Apple defends removing parental control apps for violating App Store guidelines

Apple said it removed the apps because they used mobile device management (MDM) software. (Pixabay)

Apple has defended its recent removal of apps from the App Store that compete with its own Screen Time app. Apple was responding to allegations made in a New York Times report over the weekend.

 

“We recently removed several parental control apps from the App Store, and we did it for a simple reason: they put users’ privacy and security at risk,” Apple said in a statement released Sunday.

FREE DAILY NEWSLETTER

Like this story? Subscribe to FierceWireless!

The Wireless industry is an ever-changing world where big ideas come along daily. Our subscribers rely on FierceWireless as their must-read source for the latest news, analysis and data on this increasingly competitive marketplace. Sign up today to get wireless news and updates delivered to your inbox and read on the go.

 

Apple has removed or restricted 11 of the 17 top parental control or screen time tracking apps in the App Store, according to NYT, after launching its own Screen Time tracker app in September 2018. An Apple spokesperson told NYT the apps were removed or restricted because they gained access to too much information from user devices.

 

RELATED: Verizon unveils ‘Just Kids’ smartphone plan

 

In its statement, Apple said it removed the apps because they used mobile device management (MDM) software, which Apple described as a “highly invasive technology.”

 

“MDM gives a third party control and access over a device and its most sensitive information including user location, app use, email accounts, camera permissions, and browsing history,” the company said.

 

But, as the NYT report points out, Apple had approved hundreds of these apps prior to launching its own version. Apple claims it began investigating MDM software in 2017, and updated its App Store guidelines that year. It said it gave app developers that violated the rules 30 days to update their apps to meet the new guidelines. Those that didn’t were removed from the App Store.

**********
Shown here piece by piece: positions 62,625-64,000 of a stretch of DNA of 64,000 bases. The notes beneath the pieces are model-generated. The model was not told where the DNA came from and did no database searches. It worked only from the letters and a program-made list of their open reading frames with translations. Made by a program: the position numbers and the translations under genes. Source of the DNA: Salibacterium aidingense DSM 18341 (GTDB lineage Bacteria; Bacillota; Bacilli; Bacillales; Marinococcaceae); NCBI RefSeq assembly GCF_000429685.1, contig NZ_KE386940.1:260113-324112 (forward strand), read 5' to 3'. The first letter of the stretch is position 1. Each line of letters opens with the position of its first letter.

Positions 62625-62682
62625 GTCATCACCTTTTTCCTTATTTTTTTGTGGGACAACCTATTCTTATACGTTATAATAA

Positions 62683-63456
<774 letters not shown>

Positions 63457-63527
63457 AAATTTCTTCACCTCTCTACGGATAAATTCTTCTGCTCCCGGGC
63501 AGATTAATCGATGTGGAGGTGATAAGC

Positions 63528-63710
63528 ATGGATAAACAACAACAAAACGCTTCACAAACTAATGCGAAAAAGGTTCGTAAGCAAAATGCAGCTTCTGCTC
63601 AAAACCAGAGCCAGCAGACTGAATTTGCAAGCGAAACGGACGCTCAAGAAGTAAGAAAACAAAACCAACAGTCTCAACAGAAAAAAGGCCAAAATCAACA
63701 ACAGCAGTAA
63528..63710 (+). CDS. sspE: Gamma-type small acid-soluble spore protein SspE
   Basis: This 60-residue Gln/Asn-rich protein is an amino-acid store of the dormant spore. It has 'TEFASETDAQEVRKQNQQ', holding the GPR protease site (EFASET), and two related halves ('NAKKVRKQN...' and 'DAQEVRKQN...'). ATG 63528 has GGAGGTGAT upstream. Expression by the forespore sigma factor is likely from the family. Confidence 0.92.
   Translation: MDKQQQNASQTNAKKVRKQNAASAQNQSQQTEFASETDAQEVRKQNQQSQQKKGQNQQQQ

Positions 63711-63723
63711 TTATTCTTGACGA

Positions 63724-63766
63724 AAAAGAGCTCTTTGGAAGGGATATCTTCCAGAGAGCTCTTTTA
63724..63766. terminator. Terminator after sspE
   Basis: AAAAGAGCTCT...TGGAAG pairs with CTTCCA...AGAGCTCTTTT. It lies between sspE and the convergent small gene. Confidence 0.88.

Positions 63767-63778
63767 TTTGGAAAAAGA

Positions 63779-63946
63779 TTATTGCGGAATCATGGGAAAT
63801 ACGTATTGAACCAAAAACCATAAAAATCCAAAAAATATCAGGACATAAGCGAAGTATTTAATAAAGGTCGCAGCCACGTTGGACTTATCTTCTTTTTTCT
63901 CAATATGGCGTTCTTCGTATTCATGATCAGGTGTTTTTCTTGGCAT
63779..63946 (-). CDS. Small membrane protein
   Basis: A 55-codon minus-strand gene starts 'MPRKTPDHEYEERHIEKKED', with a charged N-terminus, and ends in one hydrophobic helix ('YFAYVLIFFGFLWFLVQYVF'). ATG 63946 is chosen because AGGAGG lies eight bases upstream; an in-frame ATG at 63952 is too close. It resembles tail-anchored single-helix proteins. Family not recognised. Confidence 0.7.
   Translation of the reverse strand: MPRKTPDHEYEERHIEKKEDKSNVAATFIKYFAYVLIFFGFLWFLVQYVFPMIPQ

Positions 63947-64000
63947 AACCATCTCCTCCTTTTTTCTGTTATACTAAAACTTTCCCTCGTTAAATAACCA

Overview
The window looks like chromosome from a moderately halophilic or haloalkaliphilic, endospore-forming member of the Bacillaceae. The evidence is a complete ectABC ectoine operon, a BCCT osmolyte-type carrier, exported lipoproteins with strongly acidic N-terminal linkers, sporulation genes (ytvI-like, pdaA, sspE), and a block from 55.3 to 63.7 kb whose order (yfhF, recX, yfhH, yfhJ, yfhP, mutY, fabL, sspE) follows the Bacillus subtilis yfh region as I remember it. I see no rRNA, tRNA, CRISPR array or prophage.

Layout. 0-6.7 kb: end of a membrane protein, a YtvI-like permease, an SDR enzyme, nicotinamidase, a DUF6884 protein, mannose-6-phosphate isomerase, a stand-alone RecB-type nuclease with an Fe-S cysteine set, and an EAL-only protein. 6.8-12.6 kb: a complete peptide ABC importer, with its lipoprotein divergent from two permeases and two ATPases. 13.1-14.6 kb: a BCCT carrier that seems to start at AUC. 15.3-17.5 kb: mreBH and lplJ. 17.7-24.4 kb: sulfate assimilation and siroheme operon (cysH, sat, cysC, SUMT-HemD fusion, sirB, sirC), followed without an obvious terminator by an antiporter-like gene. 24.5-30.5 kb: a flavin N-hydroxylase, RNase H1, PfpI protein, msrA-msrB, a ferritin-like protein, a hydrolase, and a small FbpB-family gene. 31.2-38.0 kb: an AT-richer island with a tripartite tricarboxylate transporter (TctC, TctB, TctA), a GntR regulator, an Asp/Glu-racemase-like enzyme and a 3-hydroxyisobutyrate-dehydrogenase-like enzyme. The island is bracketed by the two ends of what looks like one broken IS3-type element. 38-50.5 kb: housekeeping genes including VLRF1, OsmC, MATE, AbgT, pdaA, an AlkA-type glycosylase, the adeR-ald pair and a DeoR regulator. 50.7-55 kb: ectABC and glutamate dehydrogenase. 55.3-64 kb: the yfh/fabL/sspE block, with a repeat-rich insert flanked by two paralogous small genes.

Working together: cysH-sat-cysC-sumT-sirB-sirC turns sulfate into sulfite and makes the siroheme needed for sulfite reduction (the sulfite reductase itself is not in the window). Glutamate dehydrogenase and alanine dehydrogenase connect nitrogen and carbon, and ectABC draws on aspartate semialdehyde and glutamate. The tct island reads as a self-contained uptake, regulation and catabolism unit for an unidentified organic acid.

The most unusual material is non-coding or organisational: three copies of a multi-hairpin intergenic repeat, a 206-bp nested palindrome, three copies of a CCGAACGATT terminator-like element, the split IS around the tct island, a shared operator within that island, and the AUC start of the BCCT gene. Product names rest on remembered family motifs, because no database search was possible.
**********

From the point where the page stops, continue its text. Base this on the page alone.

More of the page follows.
RELATED: Apple retreats on wireless charging, won’t release AirPower

 

According to the NYT article,  Apple released its own Screen Time app a year later in 2018, and had begun removing or restricting other parent-control apps in its App Store afterwards.

 

“Contrary to what The New York Times reported over the weekend, this isn’t a matter of competition. It’s a matter of security,” Apple said.

 

So far, two of the parental-control apps, Kidslox and Qustodio, have filed complaints with the European Union’s competition office over Apple’s practices, NYT reports.

Read more on

Suggested Articles

T-Mobile put in a strong showing, but Verizon came out on top in Tutela's latest report.

Roaming models are poised to change in the years to come as networks shift to 5G and automation plays a larger role.

AT&T says that with its new LTE-M roaming agreements in Canada, its enterprise customers now have access to the largest LTE-M ecosystem in the world.